— Nuala Ní Dhomhnaill (3)
In addition to their explanatory function, dinnseanchas stories also have a moral or teaching component, as the examples I’ve selected below show. Cautionary tales about the consequences of seeking inappropriate knowledge; healing given for generosity of spirit; a curse on men uttered by a woman whose pregnancy was not respected … As for the Western Apache, these stories seem designed to ‘make us live right’.
Place-making is an act of belonging, and in our own landscape here in Donegal, the placenames are a critical aspect of my imaginative and emotional attachment to this place. Each early morning I walk with our dogs among the labyrinthine boreens which criss-cross the high bog. They are protected and surrounded by the Seven Sisters mountains, which gather round the fringes of the valley like a semicircle of elders, enclosing the land as it stretches across to the sea. An Earagail, or Errigal, ‘the oratory’; Mac Uchta, ‘son of the mountain-breast’; An Eachla Mhór, ‘the great horse’; Ard Loch na mBreac Beadaí, ‘the heights of the loch of the canny trout’; An Eachla Bheag, ‘the little horse’; Cnoc na Leargacha, ‘hill of the hill-slope’, and old sow-mother An Mhucais, or Muckish, ‘the pig’s back’. Every name tells its own story; every mountain holds its own secret; every secret whispered down the scree slopes and sinking into the bog below.
The two horses are particularly powerful presences, towering over our small stone cottage in the green valley below. In the photograph below you can see them lying down, next to each other. An Eachla Bheag lies to the left of the image, with her backside pointing left and her long pale grey nose pointing down in the centre as she rests. An Eachla Mhór curls out away from her, her nose tucked behind her back to the far right of the image.
The name of An Earagail, the oratory, clearly dates from the relatively recent Christian era; its older name is long lost. But I imagine that it would have been associated with the story of Lug of the Tuatha Dé Danann, who killed his grandfather, Balor of the Evil Eye, in the Poisoned Glen near An Earagail with a spear specially crafted by Gobhniu, the smith of the gods. According to historian Brian Lacey (4), once upon a time this remote area of Donegal constituted a tiny kingdom that had an ongoing association with the pagan god Lug; he argues convincingly that the mountain would likely have been known by some name cognate with Sliab Logha (Lug’s Mountain), reflecting other placenames in the area which are associated with Lug. Some days, I imagine that I can see a man’s head in the shadowy contours of An Earagail; I imagine that it’s Lug. In this way, I find myself connected not just with this land’s mythology, but with its historical past.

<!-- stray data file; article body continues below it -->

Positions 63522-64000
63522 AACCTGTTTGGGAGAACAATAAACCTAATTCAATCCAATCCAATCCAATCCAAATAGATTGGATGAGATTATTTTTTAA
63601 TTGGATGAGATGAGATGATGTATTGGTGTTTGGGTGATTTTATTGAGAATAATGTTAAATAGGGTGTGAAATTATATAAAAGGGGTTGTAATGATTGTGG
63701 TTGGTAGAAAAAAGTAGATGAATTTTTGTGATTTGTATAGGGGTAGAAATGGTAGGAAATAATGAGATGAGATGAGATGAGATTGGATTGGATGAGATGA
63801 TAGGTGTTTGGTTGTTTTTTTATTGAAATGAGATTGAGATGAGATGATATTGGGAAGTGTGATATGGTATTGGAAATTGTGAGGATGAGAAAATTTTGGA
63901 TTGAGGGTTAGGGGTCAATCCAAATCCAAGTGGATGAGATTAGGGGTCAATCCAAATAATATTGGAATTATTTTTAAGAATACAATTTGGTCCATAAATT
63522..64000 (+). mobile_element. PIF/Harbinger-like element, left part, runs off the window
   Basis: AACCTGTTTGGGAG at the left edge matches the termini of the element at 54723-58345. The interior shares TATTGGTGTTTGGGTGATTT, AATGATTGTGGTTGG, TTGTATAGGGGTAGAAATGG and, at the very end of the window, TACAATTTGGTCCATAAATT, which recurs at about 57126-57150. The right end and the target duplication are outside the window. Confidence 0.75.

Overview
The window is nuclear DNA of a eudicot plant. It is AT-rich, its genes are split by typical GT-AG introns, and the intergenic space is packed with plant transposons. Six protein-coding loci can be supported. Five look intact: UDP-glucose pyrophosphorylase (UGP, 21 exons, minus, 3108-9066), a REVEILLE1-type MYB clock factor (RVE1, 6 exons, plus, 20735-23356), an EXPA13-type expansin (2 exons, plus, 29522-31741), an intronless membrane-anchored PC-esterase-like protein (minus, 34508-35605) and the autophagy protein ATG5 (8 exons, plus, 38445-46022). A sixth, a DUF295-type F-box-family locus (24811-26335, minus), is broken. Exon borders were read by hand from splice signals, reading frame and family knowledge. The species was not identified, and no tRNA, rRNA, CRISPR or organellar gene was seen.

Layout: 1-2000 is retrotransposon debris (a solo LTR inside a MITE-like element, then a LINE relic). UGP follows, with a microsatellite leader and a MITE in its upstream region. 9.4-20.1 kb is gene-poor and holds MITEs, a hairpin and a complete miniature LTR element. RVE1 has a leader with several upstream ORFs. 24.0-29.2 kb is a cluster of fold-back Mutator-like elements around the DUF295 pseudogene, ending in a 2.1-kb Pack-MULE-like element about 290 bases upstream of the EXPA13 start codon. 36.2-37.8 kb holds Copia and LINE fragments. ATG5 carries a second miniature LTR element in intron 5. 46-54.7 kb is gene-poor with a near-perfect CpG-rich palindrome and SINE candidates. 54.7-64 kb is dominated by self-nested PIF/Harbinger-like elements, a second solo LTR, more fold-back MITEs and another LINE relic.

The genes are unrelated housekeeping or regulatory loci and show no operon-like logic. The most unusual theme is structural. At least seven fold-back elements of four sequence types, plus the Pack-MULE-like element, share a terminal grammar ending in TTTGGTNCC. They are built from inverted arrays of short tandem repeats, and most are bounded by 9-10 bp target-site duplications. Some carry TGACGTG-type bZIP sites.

The myths and stories of place can help the establishment of enduring bonds between individuals and the natural world. Specific geographical features of the land take on symbolic importance, and we find ourselves forming personal relationships with them. For those of us who live in Ireland, just as for the Western Apaches of North America, places and their stories are continually woven into the fabric of community life, anchoring that life to the land. The act of dinnseanchas is an act of creative place-making, and it is ongoing.
1. Keith Basso, Wisdom Sits in Places: Landscape and Language Among the Western Apache. Albuquerque: University of New Mexico Press (1996)
2. Séamas Ó Catháin and Patrick Flanagan, The Living Landscape: Kilgalligan, Erris, County Mayo. Dublin: Comhairle Bhéaloideas Éireann, An Coláiste Ollscoile (1975)
3. Nuala Ní Dhomhnaill, ‘Dinnsheanchas: The Naming of High or Holy Places’, in Selected Essays. Dublin: New Island (2005)
4. Brian Lacey, Lug’s Forgotten Donegal Kingdom: The archaeology, history and folklore of the Síl Lugdach of Cloghaneely. Dublin: Four Courts Press (2012)
BÓAND (the River Boyne)
Bóand wife of Nechtán son of Labraid went to the secret well which was in the green of Síd Nechtaín. Whoever went to it would not come from it without his two eyes bursting, unless it were Nechtán himself and his three cupbearers, whose names were Flesc and Lám and Luam.